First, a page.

Millennial mythbusters: They don't buy cars
March 3, 2017We've heard it for a few years now: Millennials don't buy cars.
First we heard it from a 2011 study from the University of Michigan. This study found that fewer young people were getting their driver's licenses, with only 22% of drivers younger than 30 licensed. Compare this to 1983, when one-third of all licensed drivers were younger than 30.
Then a 2014 report from the United States Public Interest Research Group (US PIRG) and the Frontier Group maintained that "the millennial generation's dramatic shift away from driving is more than temporary."
The US PIRG and Frontier Group report cites many sources to support this claim, including census data showing that the share of 16- to 24-year-olds traveling to work by car declined by 1.5% between 2006 and 2013, while the share of young people getting to work by public transportation, on foot or bicycle, or else working from home, had increased.
But in 2017, it looks like millennials may be changing their habits.
An Automotive News article published earlier this week notes that millennials make up the fastest-growing segment among vehicle buyers, and likely will represent about 40% of the US new vehicle market by 2020.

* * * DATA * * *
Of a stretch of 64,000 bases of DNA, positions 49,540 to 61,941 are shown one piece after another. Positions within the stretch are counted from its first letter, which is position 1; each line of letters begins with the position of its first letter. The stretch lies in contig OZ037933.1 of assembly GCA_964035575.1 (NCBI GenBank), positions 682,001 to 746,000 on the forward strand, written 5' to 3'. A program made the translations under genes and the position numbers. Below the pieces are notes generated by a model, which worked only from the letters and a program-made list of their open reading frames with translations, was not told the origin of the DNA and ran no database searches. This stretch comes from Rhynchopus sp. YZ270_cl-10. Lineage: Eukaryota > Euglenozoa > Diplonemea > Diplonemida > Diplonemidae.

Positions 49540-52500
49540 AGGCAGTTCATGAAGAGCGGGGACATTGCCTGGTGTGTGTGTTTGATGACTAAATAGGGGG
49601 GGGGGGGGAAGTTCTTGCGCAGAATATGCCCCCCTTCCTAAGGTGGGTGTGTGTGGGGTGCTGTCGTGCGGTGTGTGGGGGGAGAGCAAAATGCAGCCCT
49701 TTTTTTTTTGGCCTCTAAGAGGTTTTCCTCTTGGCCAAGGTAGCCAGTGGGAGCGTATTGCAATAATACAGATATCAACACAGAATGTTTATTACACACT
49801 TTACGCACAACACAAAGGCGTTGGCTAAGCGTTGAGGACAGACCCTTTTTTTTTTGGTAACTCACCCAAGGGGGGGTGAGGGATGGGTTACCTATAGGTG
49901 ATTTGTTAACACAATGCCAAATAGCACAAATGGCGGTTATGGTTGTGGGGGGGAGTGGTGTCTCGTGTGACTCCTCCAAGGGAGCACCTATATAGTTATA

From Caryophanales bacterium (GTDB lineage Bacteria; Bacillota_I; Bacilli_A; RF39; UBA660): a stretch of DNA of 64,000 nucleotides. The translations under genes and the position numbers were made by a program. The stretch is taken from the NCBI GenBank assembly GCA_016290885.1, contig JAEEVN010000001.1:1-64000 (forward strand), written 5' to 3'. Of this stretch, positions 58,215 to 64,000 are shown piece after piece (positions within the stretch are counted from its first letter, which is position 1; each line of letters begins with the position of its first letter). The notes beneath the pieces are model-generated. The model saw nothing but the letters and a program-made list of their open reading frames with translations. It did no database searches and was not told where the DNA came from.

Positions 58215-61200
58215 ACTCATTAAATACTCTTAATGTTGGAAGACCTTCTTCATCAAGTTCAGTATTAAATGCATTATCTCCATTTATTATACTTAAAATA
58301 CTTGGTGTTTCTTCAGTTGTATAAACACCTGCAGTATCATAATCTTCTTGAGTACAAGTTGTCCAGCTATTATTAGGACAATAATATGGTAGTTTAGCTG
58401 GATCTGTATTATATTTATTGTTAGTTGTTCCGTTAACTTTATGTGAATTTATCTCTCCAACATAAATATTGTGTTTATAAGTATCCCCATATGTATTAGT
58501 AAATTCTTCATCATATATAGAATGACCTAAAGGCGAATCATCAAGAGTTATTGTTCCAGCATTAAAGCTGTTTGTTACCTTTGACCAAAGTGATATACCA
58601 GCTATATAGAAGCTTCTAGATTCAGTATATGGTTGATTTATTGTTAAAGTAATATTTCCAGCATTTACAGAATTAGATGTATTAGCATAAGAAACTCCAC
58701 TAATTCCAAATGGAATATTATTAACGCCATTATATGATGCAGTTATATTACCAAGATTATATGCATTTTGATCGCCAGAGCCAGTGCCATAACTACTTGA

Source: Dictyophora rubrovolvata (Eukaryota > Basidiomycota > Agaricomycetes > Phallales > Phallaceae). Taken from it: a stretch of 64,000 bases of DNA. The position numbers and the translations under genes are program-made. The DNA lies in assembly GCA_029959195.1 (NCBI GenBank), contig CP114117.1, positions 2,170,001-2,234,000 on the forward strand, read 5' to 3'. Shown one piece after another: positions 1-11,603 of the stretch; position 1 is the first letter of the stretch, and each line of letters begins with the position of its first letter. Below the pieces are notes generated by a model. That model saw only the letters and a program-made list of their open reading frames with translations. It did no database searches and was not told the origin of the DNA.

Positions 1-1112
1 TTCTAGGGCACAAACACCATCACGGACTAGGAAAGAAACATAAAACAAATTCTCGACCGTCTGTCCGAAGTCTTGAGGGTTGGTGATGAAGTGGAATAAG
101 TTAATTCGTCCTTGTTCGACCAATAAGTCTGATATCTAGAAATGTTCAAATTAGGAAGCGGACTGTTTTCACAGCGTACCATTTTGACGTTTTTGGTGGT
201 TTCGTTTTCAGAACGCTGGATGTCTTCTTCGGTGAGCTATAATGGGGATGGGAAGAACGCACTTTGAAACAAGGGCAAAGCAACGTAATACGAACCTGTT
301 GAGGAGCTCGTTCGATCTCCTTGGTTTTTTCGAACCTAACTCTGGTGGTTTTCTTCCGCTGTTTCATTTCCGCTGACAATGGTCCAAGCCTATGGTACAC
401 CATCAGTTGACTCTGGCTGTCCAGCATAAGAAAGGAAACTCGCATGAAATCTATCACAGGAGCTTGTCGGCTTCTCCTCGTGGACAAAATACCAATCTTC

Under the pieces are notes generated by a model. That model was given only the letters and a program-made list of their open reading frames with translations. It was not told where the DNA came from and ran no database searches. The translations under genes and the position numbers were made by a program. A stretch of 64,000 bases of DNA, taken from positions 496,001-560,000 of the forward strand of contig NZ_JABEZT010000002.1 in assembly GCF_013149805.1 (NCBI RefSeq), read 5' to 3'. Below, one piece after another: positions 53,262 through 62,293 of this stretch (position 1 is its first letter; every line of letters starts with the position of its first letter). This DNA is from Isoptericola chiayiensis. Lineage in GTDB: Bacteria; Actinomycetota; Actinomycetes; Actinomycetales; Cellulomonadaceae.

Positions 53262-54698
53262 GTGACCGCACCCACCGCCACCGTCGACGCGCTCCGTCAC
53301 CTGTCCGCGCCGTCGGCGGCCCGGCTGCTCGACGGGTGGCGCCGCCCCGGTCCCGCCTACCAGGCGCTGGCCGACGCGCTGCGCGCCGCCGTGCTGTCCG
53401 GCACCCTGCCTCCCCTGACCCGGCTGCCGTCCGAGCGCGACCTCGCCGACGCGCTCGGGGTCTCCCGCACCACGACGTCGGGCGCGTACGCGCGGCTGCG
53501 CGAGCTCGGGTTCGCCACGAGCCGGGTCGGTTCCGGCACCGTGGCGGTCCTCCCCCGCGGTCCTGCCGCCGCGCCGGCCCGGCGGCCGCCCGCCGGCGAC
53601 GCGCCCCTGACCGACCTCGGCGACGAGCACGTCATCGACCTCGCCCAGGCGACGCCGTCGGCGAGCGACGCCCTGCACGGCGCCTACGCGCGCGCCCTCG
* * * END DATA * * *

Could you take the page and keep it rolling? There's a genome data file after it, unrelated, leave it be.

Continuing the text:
Last year, millennials purchased 4.1 million vehicles in the United States, accounting for 29% of the market.
Yes, millennials were slower to buy cars than previous generations. The recession made finding a job—let alone paying for a car and insurance—difficult. But, with the recession behind them, millennials are now car shopping. They may be purchasing on the lower end of the spectrum, opting for more budget-friendly compact cars and SUV crossovers, but they are putting money toward a personal vehicle.
They have also shown greater interest in leasing vs. buying, and are willing to purchase a used car with a warranty as opposed to a new vehicle. Budget constraints, while improving, are still evident in the kind of vehicles and purchase options millennials choose.
Looking even further ahead, who else wants to buy cars? Generation Z. Once they are able to drive, of course.
Gen Z includes those currently in diapers through high school. According to recent research from Autotrader and Kelley Blue Book:
- 92% of Gen Z teens own or plan to own a vehicle
- 97% have or plan to get a license
- 43% of Gen Z teens value vehicle safety features, while only 35% value car infotainment options
- 54% of Gen Z teens find fully self-driving vehicles appealing
In terms of what automakers need to do to appeal to Gen Z, the news release announcing the report states: "…it is important to focus on appealing to the practicality of this generation, highlighting the cost savings of environmentally friendly vehicles, and touting safety features in new models when marketing to this younger generation."
So, there we have it. The myth is busted. Millennials DO want to buy cars, as does Generation Z. But, it looks like each generation wants something a little different, and subgroups within each generation may want something a little different yet.
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